This is where the world famous the Jungfrau peak (4158m) and the nearby Jungfraujoch railway station (3450m) is present. I must accept that this is one of the most beautiful towns (in terms of scenic beauty) I have ever visited. Blue waters, beautiful trees, snow peaks, greenery in all sides, I could go on and on. We saw some adventure sports like Para gliding etc being practiced. We were roaming for an hour far away from the town center to see the real beauty of this small town and then crawled back to the town center to catch a look of the various shops present. We then started back to Engelberg and the entire bus members were playing dumb charades and antakshari – reminded me of school and college days, what I won’t give to return back to school days but of course minus the exams, punishment and my chemistry teacher. We had a nice Indian dinner with Italian wine and got back into the hotel packed and got ready for a few hours of sleep in Switzerland.
[Few things learnt in this trip] King / Emperor – Guess what’s the difference between a King and an Emperor? While many say a king is one who rules a kingdom and an Emperor is one who rules an empire. While that is partially right the main difference is King is usually elected by hereditary right, while an Emperor has won a war and taken over the ruler ship.

From the cable car - Engelberg


Snow tipped trees

Frozen


Me at the peak of Mt Titlis > 10,000 feet (-11 degrees)


View from the base of the cable cars


Me at Engelberg


The view near the Interlaken railway Station


Scenic Beauty - Interlaken


Adventure Sports at Interlaken


Beauty after life


Lion Monument - Luzern


Day 4

Got up, got ready, had breakfast, moved luggage to the bus. Today was the longest drive from Switzerland to Paris – they were hoping to make it less than 7 hours. Pretty boring, was looking out of the window most of time, reading the book Zillij by Ameena Hussein a Sri Lankan author. My best savior was the kid Kavya; she used to amuse me with her knowledge, playfulness, energy, innocence and what not…time used to fly while playing with her. We stopped at a service for lunch and then again resumed my sleep. I have a vague habit, when I am in any moving object I get the notion that someone is rocking me to sleep and I blissfully doze. As we got closer to Paris everyone started bickering over every tall building, every telephone / TV tower to be the Eiffel Tower and we did get a proper view when we got off for the very important cruise on the River Seine. The 2 hour cruise starts almost at the foot of the Eiffel Tower and moves on to cover almost most of the cities important places and goes under all the important bridges.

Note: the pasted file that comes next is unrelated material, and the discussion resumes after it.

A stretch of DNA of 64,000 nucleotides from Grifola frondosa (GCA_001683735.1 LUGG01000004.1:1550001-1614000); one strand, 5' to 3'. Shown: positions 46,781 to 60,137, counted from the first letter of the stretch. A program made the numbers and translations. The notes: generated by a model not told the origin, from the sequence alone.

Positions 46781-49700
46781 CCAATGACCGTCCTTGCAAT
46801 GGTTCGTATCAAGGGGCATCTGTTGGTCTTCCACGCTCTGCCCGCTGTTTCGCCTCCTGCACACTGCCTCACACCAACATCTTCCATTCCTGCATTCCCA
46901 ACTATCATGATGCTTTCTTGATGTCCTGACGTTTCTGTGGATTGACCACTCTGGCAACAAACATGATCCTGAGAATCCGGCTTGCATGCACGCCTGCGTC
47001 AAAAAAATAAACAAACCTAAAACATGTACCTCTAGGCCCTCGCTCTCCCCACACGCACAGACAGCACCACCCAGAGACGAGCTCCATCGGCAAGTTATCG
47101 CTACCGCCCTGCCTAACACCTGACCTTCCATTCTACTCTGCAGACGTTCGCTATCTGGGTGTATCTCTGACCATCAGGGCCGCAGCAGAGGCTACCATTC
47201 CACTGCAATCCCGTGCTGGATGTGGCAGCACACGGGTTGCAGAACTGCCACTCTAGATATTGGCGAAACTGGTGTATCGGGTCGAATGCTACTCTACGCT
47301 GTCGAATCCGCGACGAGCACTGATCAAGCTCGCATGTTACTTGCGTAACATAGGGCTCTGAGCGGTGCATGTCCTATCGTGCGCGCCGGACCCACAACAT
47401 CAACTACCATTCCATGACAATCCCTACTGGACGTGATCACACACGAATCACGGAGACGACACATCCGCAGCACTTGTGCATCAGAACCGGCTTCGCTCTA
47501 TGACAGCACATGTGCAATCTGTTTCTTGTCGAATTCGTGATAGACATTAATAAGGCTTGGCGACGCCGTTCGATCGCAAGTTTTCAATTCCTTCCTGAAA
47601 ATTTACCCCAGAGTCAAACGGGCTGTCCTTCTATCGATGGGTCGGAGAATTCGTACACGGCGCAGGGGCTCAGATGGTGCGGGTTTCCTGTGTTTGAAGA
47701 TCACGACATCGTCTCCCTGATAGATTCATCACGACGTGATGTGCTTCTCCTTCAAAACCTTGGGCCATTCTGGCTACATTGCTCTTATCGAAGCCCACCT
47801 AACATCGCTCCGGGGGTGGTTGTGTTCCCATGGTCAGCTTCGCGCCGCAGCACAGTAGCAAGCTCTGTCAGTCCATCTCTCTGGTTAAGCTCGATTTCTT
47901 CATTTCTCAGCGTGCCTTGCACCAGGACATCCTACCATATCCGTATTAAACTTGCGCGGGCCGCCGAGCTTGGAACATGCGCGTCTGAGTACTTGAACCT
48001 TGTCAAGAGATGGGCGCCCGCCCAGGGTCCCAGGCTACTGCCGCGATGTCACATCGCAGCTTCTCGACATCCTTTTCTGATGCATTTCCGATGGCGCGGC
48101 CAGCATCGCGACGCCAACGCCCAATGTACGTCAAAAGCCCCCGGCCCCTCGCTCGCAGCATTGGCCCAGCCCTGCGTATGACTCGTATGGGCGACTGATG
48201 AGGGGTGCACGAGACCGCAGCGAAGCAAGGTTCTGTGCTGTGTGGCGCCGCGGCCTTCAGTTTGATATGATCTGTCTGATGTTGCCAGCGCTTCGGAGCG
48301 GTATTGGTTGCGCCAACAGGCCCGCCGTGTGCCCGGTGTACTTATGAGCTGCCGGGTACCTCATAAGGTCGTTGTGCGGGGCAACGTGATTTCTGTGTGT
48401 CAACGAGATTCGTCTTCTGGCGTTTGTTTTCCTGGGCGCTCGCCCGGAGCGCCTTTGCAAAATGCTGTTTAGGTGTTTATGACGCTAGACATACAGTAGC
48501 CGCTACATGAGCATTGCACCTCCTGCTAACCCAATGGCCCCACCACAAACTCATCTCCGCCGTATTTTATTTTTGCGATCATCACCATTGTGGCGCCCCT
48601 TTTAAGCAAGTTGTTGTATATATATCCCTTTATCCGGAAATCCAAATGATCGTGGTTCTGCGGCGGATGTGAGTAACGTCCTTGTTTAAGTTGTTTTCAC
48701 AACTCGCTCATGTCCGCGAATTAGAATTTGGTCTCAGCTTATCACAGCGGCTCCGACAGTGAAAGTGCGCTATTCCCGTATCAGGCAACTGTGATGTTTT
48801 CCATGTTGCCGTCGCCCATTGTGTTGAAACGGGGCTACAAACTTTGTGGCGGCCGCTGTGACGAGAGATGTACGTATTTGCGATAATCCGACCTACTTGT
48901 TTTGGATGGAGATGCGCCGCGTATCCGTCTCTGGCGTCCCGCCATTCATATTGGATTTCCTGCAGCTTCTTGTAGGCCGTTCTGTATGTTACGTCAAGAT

We were screaming and running around the boat looking at different scenes of the French life around us. We finally got off and were treated to good scenes of the sunset and the Eiffel Tower standing tall giving an additional aura to the great sunset. We got back to the Novotis hotel had a wash and a good chicken roast dinner and were off at 10 PM. where??? For a night tour of Paris, Paris the city of lights in night is bound to impress the tourist in you and not the environmentalist in you. Every building small or big, every lane crowded or empty was dazzling with lights. I heard that the EU was moving a ban on lighting of many building and the Eiffel Tower in the night after a certain time as several hundred thousands of Euros are spent every day on the electricity charges. We witnessed the Eiffel Tower in full glory in blue lights.
The places that we got to see during the boat cruise and during the night tour are the Opera house, the Arc of Triumph, Concorde Square, Parliament buildings, Sean de alleys (the magnetic street with people at all times), the tunnel where Diana met her sad end, the back entrance of the hotel from where Diana left, Old England hotel (the place where Lakshmi Mittal has one of the worlds most expensive marriage of his daughter), Louvre museum, Notre Dame, the royal hospital built with gold and a few of more buildings.

Paris the eternal city of lights where people don’t sleep seems so true only when you are standing right there with them. At 23:00 – 1:30 in the night you see all the bars, eat outs are having long queues for people getting in, the streets are crowded like in India with party goers, people just walking around meeting friends and what not…The true spirit of Paris.